Blogs were one of the first forms of so-called social media. They offer a platform for commentary, an opportunity for reflection and, of course, encourage comments and discussion among peers.
But ultimately, a blog is there to make you a thought-leader, to get your name out there and boost your SEO.
So, why has it taken so long for some businesses to catch on?
Writing a blog can be a scary experience fraught with questions: what do I say? Am I good enough to say it? Who is going to want to read it? How can I talk about my business without giving away too much?
All of these are valid questions and ones PRs have to tackle on a daily basis when persuading clients of the potential of these platforms.
But they are questions that can be answered easily by examining your objectives and looking for examples from those in your industry that are already using blogging to their advantage.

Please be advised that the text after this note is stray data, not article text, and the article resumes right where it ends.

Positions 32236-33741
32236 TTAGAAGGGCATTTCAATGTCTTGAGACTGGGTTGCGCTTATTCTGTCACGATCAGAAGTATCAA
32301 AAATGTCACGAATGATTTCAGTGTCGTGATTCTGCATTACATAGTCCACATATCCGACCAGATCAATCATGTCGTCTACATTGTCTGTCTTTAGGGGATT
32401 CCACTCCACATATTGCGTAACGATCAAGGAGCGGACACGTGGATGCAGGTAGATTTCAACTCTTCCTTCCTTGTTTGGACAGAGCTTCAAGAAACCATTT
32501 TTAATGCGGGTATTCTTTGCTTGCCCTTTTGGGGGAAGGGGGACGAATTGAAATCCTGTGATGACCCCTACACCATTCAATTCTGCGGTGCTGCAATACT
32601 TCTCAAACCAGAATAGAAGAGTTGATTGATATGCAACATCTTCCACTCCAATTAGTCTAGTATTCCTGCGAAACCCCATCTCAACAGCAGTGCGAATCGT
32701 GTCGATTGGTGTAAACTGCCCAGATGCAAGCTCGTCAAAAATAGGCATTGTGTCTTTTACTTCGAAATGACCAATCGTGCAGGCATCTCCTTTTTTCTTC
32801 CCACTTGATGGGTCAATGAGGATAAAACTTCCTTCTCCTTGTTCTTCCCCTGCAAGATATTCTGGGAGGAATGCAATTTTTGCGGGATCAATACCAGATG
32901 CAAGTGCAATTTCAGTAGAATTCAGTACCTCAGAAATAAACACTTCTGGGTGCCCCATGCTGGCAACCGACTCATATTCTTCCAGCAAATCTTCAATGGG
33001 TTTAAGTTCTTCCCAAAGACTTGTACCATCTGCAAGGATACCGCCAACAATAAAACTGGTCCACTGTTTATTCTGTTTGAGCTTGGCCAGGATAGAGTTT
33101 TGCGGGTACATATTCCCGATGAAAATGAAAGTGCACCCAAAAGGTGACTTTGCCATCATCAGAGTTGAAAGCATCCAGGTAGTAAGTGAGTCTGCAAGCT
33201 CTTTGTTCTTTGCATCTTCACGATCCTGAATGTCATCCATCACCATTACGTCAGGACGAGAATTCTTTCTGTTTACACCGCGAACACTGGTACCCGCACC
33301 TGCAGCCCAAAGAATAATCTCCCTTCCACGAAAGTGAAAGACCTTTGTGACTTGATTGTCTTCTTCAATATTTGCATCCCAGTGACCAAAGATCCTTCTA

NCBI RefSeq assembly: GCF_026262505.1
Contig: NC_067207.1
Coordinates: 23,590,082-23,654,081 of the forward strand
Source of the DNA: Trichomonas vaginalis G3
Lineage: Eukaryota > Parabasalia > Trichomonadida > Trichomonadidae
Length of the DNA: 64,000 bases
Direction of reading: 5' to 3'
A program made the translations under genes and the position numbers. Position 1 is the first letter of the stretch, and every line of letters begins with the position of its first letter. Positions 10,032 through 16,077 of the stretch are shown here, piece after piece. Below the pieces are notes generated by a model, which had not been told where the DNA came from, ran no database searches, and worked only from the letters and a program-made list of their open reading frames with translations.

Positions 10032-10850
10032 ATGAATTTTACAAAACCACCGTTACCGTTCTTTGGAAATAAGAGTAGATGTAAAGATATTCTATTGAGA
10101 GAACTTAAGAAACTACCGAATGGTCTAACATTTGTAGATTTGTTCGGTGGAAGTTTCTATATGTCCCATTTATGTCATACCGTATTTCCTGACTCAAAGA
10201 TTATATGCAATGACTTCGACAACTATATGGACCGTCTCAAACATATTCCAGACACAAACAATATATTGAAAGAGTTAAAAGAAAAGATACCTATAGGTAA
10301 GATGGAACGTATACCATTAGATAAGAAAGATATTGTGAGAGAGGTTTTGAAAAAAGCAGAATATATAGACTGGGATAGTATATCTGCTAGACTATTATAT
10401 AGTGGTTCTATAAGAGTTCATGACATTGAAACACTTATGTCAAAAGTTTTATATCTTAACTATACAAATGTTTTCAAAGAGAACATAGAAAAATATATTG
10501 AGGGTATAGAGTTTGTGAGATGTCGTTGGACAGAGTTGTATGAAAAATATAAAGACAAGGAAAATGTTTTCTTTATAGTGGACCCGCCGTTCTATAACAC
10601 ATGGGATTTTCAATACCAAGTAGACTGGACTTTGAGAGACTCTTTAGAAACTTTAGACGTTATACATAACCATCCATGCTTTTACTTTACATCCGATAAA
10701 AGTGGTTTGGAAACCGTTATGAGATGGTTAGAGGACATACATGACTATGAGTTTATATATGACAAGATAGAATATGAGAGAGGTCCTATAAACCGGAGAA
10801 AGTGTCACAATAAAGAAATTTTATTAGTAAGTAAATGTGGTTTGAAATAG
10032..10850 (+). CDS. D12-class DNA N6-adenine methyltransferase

Like all social media it can seem a bit daunting or confusing. Alot of businesses perceive it as a ‘fad’ or something the ‘kids’ do.
But don’t underestimate the power of blogging, or indeed other social networking methods like Twitter, Facebook and LinkedIn.
It’s not a fad – it’s a fundamental shift in the way the world communicates.
And it doesn’t matter what your business is, whether it’s a PR agency, a firm of solicitors or a paper clip factory.
Somewhere, there are people who want to read about your company, your news and your opinions.
There are over 9 million blogs out there with 40,000 new ones popping up each day.
Some of them are primitive, but a lot of them are incredibly powerful, and if you utilise the skills of the communications and IT professionals around you there is no reason why your blog can’t become one of your greatest assets.
July 9, 2010 | Categories: business, Public Relations, Social Media, technology, Uncategorized | Tags: blogging, blogs, business, PR, public relations, small businesses, smes, Social Media, technology | Leave a comment